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Access by next of kin to PRISMA reports care provider?

Access by next of kin to PRISMA reports care provider?

Publication of mr. Jacqueline de Vries, Holla Lawyers, preferred partner of Liesker.


On Sept. 23, the Court of Appeal of ‘s-Hertogenbosch issued an interesting ruling. At issue was an application under Section 843a of the Code of Civil Procedure (“Rv”) by a father seeking the delivery of, or inspection of, two PRISMA reports. The occasion was very sad: in 2019, the (adult) son took his own life in a mental health and addiction treatment facility. This event was reported to the Health and Youth Inspectorate. The institution also conducted internal investigations into the background of the event. This has resulted in the PRISMA reports.

In court, the father fell flat. The father then appealed to the ‘s-Hertogenbosch Court of Appeal. There, too, the request was denied. In the court’s opinion, article 9, paragraph 6 of the Wkkgz would be thwarted if inspection or copying were still to take place on the basis of article 843a Rv.

Below, I address whether this statement is correct and worthy of emulation, given the legal framework and common practice. I devote an additional comment to one of the institution’s defenses.

The ruling in relation to the Wkkgz

To improve the quality of care (including patient safety), it is important to report incidents, analyze the incidents, and, if necessary, take improvement measures. This is therefore an obligation under Article 9 Wkkgz. It also follows from article 7 Wkkgz that incidents must be recorded.

In order not to discourage emergency responders from reporting incidents (which would interfere with the operation of the system to improve quality), emergency responders must be able to “safely” report the incident they are involved in. This security is guaranteed by keeping the reported information internal.[1] For this reason, article 9 paragraph 6 Wkkgz also states that reports made internally in a quality system may not be used as evidence in civil, administrative or disciplinary proceedings. Nor may any disciplinary action, administrative sanction or administrative action be based thereon. There is one exception to this rule: the internal report may be used as criminal evidence if the information contained in the report cannot reasonably be obtained in any other way.[2]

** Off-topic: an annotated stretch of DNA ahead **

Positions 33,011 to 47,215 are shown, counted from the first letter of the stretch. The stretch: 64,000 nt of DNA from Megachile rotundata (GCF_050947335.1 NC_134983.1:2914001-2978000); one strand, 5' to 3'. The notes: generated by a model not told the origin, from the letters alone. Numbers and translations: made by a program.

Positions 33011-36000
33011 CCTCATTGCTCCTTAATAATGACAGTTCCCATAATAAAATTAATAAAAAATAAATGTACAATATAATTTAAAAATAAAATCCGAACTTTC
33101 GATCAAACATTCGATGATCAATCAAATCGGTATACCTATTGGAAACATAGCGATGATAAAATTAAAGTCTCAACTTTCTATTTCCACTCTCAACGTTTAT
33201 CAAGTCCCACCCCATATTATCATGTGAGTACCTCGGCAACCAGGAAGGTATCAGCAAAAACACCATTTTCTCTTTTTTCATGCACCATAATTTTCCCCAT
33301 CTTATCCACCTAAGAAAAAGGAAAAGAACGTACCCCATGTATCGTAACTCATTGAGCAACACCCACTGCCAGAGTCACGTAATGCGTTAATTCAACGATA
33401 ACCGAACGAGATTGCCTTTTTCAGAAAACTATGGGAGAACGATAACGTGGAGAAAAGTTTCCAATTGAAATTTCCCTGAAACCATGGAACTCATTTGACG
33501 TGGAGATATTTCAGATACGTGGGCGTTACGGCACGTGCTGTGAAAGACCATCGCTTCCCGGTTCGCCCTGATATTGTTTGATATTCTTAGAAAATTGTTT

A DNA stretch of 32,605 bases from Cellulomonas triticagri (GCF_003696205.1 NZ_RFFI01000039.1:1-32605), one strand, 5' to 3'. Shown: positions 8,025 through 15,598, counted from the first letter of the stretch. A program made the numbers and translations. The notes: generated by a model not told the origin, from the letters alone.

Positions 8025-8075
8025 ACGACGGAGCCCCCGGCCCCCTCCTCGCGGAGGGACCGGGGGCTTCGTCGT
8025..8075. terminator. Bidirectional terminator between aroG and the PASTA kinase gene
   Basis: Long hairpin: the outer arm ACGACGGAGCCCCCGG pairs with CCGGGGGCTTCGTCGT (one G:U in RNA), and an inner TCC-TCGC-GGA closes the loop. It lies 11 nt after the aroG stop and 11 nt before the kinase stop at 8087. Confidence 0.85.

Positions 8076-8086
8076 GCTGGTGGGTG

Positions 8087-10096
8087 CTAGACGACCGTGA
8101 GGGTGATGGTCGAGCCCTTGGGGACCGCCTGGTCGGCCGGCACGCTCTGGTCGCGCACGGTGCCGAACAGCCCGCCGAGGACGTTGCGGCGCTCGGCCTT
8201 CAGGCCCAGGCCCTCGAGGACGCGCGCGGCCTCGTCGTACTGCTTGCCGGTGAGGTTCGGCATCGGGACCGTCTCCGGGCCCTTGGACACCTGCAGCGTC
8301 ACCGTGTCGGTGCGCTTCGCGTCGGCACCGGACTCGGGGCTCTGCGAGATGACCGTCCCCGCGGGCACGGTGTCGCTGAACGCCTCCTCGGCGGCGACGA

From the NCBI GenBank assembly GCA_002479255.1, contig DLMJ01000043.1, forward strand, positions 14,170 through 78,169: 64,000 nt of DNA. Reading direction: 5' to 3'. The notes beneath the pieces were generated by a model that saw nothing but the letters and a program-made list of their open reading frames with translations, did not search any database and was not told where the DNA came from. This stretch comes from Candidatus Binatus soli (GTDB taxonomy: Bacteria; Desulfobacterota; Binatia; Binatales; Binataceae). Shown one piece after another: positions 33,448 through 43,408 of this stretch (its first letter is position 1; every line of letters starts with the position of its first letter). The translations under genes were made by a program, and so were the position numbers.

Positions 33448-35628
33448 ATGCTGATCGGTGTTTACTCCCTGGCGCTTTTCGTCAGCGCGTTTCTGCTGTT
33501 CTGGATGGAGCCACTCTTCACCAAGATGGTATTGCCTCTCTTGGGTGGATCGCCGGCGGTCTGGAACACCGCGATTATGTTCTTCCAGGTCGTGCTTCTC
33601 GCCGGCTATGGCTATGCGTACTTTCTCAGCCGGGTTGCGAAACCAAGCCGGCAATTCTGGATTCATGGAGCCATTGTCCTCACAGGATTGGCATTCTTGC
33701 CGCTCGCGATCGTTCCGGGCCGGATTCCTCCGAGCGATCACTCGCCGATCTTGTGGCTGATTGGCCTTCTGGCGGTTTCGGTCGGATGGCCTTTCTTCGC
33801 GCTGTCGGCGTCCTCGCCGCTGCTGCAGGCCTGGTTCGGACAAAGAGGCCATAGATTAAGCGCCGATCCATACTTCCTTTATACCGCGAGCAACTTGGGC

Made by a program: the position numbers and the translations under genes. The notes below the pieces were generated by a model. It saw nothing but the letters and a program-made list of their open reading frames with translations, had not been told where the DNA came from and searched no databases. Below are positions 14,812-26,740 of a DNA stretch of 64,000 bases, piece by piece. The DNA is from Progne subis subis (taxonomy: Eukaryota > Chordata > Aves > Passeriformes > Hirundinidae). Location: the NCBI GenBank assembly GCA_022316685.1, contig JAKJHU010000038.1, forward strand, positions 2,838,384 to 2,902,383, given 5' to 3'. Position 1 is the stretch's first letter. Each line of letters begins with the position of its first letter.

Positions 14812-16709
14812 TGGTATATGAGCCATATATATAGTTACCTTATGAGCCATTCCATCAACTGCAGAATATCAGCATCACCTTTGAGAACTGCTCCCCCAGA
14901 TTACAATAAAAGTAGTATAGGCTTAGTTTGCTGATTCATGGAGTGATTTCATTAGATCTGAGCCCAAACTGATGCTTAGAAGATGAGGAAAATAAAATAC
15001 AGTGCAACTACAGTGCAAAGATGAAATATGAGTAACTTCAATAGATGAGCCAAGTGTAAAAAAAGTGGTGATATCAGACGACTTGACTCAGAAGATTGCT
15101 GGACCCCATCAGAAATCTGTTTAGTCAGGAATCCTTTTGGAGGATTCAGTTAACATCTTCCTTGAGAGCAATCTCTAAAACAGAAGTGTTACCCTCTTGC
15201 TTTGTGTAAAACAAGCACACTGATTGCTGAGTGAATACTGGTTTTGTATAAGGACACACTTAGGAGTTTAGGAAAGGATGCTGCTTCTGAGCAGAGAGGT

The final part of ‘safe’ reporting is that the recorded data regarding internally reported incidents are not public, according to article 9 paragraph 7 Wkkgz.

In practice, the need to protect the health care provider’s interest in keeping the information internal usually leads health care providers not to provide the contents of the internal report to the patient or a relative.[3] Indeed, informing the patient or a relative about the content of the internal report may compromise that safety. However, the patient or a surviving relative does have a right to information about the nature and circumstances of an incident concerning the patient, according to article 10, section 3 of the Wkkgz.

Things get a little more complex when the incident is an “emergency. The provision of article 9 Wkkgz does not affect the fact that calamities must be reported to the Health Care and Youth Inspectorate (see article 11 Wkkgz) and to that extent information “goes out” and must also go out.[4] Furthermore, it has been argued in the literature that article 10 (3) Wkkgz also “naturally” extends to emergencies.[5] It would therefore be obvious to provide the patient with the emergency report prepared by the healthcare provider in conjunction with an explanation of it.[6] This is consistent with the policies of many healthcare institutions.[7]

How now does the ‘s-Hertogenbosch Court ruling relate to this framework? For this, it is relevant that PRISMA investigations are represented in the ruling as “investigations of internally reported incidents. To that extent, the court of appeal’s opinion seems correct that a granting request based on article 843a Rv would negate article 9 paragraph 6 of the Wkkgz. Internal reporting must be secure.

Nevertheless, the question arises whether, in particular, the second PRISMA investigation – which looked at the son’s death – was not in fact an emergency investigation and thus the report an emergency report; after all, it is certain that the death was reported (rightly, by the way) to the Health and Youth Inspectorate. In that case it could be discussed whether providing the investigation with an explanation would not be more obvious and a statement in that sense would not fit better with the transparency offered where calamities are concerned.